The Un equality of Free Trade

The current crop of political candidates are lamenting on the trade imbalance. For example, the United States, as per the political candidates, has a trade imbalance with China and other nations. Is this an accurate assessment?  How can a trade between two parties be imbalanced?

Free Trade is always imbalanced

With Trade, it is an imbalanced transaction. For example, if two parties are engaged in a trade, let us state it is for eggs from a grocery store, the grocery store owner values the eggs less than the dollars given to them by the customers. The dollars hold a higher value than the eggs, if the eggs held a higher value, they would not be sold for that said price for those dollars. Conversely, with the customer, the customer values the eggs more than the dollars given to the store owner.

Trade Deficit

When politicians scream about the "Balance of trade", this is a false claim. It is based in the old mercantilism argument that trade must be "balanced", and if not, dire economic consequence must follow. I have shown, on this web site,  with this article, that this matter is of no concern. Both sides benefit from the trade, yet both sides value their respective trade items differently. However, from an accounting point of view, the trade is balanced.

Why is this myth still around?

There is a variety of reasons this myth still exists. However, the primary reason is the following: Many politicians view themselves as a dues ex machina with the citizens. When unemployment hits hard with some citizens, these citizens lose their jobs, or the company goes bankrupt--they are searching for reasons to explain their loss. Enter the politician: He comes in with a cacophony clarion call to appeal to these lost souls. His reasoning is rooted in a xenophobic message, while simultaneously saying that "I can make America great again!". These message resonates deeply with these individuals, creating an emotional connection. Once this politician is elected, and he implements higher tariffs, price controls, and the like, for example, it simply makes matters worse.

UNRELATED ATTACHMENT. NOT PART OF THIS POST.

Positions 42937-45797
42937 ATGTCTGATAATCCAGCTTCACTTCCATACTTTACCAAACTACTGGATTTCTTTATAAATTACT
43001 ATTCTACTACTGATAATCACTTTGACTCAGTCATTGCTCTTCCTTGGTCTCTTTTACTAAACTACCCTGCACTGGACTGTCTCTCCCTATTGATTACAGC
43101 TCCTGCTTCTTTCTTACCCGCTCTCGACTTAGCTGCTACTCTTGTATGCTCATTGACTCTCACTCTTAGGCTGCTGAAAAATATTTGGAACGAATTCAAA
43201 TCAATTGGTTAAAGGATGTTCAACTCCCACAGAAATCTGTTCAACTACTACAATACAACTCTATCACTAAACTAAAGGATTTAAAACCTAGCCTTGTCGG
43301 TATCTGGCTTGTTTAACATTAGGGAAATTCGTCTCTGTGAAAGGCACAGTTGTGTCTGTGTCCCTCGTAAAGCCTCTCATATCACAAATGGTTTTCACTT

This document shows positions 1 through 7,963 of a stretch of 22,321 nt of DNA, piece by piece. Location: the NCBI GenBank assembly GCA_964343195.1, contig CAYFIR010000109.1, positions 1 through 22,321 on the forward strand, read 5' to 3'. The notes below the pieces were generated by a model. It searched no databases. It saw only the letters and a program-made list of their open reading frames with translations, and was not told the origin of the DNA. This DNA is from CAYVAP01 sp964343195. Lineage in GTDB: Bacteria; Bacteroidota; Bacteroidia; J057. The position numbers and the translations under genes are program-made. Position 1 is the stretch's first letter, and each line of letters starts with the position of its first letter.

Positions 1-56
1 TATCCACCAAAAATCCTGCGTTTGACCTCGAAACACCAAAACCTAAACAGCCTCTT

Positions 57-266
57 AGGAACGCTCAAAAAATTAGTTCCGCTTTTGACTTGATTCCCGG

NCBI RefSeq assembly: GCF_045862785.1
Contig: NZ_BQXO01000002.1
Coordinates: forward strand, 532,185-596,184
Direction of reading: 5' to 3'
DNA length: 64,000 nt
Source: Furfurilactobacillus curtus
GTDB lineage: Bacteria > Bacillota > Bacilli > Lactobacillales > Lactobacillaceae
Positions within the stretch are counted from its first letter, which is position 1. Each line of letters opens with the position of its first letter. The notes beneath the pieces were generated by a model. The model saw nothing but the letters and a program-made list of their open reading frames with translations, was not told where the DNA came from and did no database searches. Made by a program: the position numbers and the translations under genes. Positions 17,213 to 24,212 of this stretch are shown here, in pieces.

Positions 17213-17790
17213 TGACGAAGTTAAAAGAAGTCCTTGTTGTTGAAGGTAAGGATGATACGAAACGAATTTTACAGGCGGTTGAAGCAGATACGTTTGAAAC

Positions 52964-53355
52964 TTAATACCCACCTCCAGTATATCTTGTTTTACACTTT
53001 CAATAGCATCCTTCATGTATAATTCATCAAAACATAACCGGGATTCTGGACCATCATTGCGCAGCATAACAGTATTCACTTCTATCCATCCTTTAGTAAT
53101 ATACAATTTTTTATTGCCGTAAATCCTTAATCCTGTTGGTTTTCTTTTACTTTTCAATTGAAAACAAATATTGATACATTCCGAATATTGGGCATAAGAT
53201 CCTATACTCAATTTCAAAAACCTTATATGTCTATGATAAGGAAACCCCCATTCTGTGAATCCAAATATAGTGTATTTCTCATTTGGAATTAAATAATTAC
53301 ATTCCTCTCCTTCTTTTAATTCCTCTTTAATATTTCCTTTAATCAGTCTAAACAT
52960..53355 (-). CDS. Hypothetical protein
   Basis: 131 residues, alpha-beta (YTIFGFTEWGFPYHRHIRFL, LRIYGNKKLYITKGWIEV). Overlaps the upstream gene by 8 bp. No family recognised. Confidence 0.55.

Retirement Planning with the S&P 500 Index

Many investors use the S&P 500 as a means to invest their retirement funds. There are financial services products that can be used for retirement, that utilize the S&P 500 as a means to grow retirement funds.

The new growing trend: People utilize Fixed Life insurance contracts to accumulate wealth. These contracts allow one to have their cash value receive "credits" based on the performance of the S&P 500. Another point: If the S&P 500 loses money, the insurance company still guarantees no loss of the principle.(cash value).

Call me directly to see how this product can help you obtain your financial objectives.

Here is a graph of the performance of the S&P 500:

Sunday, February 21, 2016

Retirement Planning for You, and not your Uncle Sam

A fellow Slide Share member posted up this presentation regarding planning for retirement. The provides an excellent way of dealing with the issues surrounding building wealth for your retirement years, and how to maintain that wealth while living during those golden years.



Saturday, February 20, 2016

The Daily Wonky Graph: GDP Trend Since 2008

The graphical trend of GDP since 2008. While it has improved since 2008, the economy is still somewhat stagnant, as per this graphical display. Of course, other items must be analyzed while looking at economic growth. Recall: GDP is the final numbers, not the purchases of the intermediate goods for the production process.

With Gross Output of all industries, it shows intermediate goods purchases, some that are included in the GDP number. These purchases are typically purchase of goods or inputs prior to the final sale of the products. The GDP number reflects the final sale, the GO numbers, for the most part, are pre sale to consumers.